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board. son of one of the passengers received an eerie text message he believes could be from his father, the son says the message reads in italian, call now we're reachable. an italian telephone company verified it was sent, but couldn't verify when it was written. the son had been in contact with his father before the plane took off and now appears the phone was turned off. hundreds searched for the the missing plane and searching my plane ab sea. the 58-year-old is the son of father. he and his wife had been vacationing at a resort. we're back in two. ing up the s starts with arthritis pain and a choice. take tylenol or take aleve, the #1 recommended pain reliever by orthopedic doctors. just two aleve can keep pain away all day. back to the news. office superstore ink retailer in america. now t $6 back in staples rewards
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as investors get ready for tomorrow's start of fourth quarter earning season. ten of the major banks agreeing to pay 8.5 billion dollars to settle complaints of foreclosure abuse. those names including bank of america, wells fargo and jp morgan chase will have to pay up to $125,000 to home owners who were wrongfully foreclosed during 2009 and 2010. and reports say about 400,000 people may be entitled to payments. and big news from apple today. the tech giant announcing 40 billion apps downloaded from its app store since it was launched in 2008. nearly half of those apps were downloaded in 2012 alone. to find fox business in your area log on to fox business.com. the fox business network giving you the power to prosper. . >> if you were a welfare recipient used food stamps to try to buy an ipod. we'll tell you something and
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have to peel you off the ceiling after you hear this news. the new york post reporting some welfare recipients are using their cards to withdraw cash at strip clubs, liquor stores and porn shops, got that, strip clubs, liquor stores and porn shops. and why-- >> it's a bad idea. >> it's a bad idea. >> it's not a good policy. well, so-called means test assistance from the government gives money and assistance to low income people, comes in a variety of form. some of it is in food stamps and only use those for certain things, others in cash, there's cash assistance programs and the way people get it, what's called electronic benefit transfers and they've got a card, like an atm card and go to a bank and get actual money out and what the post found was that there had been a number of machines that were liquor stores, strip clubs, casinos, all sorts of places, in which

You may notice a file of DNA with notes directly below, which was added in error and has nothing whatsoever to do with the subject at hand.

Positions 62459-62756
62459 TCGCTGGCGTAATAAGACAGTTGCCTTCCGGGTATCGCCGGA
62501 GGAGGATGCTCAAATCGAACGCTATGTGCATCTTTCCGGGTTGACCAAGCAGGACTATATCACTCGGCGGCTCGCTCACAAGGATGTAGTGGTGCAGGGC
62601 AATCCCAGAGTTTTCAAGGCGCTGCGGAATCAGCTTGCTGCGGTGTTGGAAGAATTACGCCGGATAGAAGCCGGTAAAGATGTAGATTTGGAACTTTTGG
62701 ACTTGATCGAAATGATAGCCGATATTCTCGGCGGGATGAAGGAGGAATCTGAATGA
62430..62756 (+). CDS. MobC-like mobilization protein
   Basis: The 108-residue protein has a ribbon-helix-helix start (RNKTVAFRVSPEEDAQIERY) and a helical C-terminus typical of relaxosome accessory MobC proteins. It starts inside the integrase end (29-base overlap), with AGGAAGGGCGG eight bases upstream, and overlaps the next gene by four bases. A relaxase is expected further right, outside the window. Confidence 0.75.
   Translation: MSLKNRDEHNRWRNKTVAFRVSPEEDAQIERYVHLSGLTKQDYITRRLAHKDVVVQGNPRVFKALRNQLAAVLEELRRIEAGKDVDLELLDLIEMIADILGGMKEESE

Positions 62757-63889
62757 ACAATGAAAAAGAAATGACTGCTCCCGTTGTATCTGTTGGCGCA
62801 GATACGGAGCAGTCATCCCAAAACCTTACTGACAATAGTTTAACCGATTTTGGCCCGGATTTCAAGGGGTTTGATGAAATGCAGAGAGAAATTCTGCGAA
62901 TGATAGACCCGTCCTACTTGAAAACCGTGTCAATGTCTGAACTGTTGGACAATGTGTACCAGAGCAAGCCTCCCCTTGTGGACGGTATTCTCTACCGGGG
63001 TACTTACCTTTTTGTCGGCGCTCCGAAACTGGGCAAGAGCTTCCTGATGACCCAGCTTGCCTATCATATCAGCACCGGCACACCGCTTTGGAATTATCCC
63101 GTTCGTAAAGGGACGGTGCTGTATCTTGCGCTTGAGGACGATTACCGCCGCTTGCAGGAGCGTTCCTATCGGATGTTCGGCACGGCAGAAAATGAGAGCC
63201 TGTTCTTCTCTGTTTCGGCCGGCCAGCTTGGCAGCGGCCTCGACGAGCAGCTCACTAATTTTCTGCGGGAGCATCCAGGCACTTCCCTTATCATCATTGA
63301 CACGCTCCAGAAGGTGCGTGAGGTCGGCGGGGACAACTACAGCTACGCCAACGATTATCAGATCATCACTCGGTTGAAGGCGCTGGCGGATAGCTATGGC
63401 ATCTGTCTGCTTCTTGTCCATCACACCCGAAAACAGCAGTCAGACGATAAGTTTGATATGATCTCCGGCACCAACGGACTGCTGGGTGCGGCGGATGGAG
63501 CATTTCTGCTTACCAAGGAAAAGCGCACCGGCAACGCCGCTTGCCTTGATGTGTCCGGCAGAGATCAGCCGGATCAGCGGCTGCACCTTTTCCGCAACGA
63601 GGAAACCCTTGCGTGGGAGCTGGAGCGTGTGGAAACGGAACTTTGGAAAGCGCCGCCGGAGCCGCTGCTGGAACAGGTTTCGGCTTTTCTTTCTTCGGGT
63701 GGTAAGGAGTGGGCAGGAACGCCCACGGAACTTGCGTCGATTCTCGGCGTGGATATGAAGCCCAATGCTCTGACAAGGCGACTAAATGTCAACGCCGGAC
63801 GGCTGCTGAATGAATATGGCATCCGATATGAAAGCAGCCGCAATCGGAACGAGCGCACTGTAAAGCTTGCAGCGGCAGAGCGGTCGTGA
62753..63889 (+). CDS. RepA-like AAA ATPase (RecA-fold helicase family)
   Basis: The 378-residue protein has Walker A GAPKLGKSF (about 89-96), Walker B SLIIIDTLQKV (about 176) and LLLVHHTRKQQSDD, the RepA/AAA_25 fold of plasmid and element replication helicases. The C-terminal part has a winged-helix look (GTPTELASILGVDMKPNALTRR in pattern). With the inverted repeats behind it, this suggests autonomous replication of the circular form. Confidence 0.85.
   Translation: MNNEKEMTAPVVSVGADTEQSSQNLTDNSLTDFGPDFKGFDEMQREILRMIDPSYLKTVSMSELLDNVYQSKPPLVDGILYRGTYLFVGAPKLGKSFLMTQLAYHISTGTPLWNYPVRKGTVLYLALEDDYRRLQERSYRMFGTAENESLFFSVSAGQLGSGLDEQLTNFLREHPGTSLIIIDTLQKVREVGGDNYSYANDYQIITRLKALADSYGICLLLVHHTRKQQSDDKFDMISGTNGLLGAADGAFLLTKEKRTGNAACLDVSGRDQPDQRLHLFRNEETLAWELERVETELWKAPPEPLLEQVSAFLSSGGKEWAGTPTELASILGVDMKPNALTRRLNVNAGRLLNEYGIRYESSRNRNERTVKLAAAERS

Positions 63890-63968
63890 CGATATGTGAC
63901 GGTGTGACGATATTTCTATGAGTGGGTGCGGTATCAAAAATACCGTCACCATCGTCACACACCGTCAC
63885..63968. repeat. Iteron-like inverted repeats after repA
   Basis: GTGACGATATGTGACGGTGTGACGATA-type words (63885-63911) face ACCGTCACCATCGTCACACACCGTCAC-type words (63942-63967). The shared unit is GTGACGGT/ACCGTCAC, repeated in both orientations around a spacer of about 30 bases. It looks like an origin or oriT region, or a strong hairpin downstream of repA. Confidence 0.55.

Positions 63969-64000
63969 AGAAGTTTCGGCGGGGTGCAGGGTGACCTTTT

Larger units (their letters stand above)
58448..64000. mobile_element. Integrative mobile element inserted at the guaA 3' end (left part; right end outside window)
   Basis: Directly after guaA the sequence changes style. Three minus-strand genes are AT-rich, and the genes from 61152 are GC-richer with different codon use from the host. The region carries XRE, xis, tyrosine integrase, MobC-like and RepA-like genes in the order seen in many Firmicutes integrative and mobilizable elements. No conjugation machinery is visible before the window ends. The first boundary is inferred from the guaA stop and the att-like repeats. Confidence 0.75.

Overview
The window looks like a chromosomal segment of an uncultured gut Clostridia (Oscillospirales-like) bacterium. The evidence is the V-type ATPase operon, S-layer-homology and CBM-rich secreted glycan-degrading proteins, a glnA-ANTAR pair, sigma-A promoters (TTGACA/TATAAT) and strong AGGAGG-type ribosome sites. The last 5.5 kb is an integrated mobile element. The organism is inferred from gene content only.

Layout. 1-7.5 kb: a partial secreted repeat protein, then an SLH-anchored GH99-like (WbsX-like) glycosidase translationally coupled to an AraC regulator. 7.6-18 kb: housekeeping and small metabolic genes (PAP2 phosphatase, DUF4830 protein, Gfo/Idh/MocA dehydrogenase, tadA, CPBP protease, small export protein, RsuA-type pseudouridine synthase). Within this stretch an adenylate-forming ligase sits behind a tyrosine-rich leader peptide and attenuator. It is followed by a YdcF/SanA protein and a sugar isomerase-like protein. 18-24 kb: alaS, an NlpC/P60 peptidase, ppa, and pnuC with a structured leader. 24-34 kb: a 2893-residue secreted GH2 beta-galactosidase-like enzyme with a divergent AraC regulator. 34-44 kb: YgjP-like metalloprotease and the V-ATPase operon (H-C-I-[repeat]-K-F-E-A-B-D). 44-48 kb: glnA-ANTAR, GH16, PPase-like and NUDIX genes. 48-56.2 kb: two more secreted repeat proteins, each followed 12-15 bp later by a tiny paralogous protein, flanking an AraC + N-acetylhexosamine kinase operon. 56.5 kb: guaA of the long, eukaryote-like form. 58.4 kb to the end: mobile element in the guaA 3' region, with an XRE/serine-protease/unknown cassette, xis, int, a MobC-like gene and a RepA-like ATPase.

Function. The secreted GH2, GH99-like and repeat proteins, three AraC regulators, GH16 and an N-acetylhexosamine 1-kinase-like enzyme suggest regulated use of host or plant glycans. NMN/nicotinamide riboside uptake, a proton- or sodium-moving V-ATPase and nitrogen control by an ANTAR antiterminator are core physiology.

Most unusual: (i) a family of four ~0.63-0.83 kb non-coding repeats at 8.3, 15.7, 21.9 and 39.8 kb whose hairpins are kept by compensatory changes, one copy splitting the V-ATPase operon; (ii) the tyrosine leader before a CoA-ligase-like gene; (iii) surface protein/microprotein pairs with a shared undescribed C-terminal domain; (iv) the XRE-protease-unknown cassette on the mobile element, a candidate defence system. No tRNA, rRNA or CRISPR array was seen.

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these federal ebt, electronic benefits transfer cards had been use today withdraw cash. the idea is, it's a bad idea. >> greta: who come up with that stupid idea? i understand the law, i think under one of the laws, beginning like sometime in a year and a half from now that's got to stop, but who, i mean, what kind of basically idiot came up with an idea like that? i mean, they put in a strip club, a liquor store, i mean, really. >> obviously the places where recipients can withdraw cash should be be limited and not allowed in places like that. i will say the house of representatives in february of last year passed a bill that would limit the number of places for ebt transfers and not allow them in strip clubs and liquor stores. it passed 395-27. it was almost unanimous. >> greta: i want to know who the 27 were. >> still, clearly-- that means almost every republican and almost every
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democrat voted for the bill. it has so far gone nowhere. >> greta: exhe septem except th franchises with liquor stores-- >> and byron, we want your thoughts on this one. chicago teachers union president taking a violent swipe at the rich saying off with their heads. she says she was joking. was she? let's listen to her. >> we are in a moment where the wealth disparity in this this country is reminiscent of the robber baron ages. the labor leaders of that time, though, were ready to ki kill. they were. they were just ready, said off with their heads. they were seriously talking about that. [applaus [applause]. (laughter) >> i don't think we're at that point. >> greta: this isn't the first
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time at that karen lewis's comments got her in trouble. she was charged with mocking arnie duncan's lisp. he would have had that fixed. and off with the their heads and i confess i used that once myself. and she's got a rough road for her opponents. >> i think with off with their heads she meant get toughs. it's hard with wisconsin scott walker's plan. and michigan, now a right to work state and indiana a right to work state. who would have guessed the places in the big industrial midwest would have passed so much, so many new laws, that were so very, very unfavorable to organizationed labor. this is in illinois, there's still obviously a labor strong hold and they're feeling the heat. >> and i mean, the labor strong hold and they've got mayor rahm emanuel and referred to him in september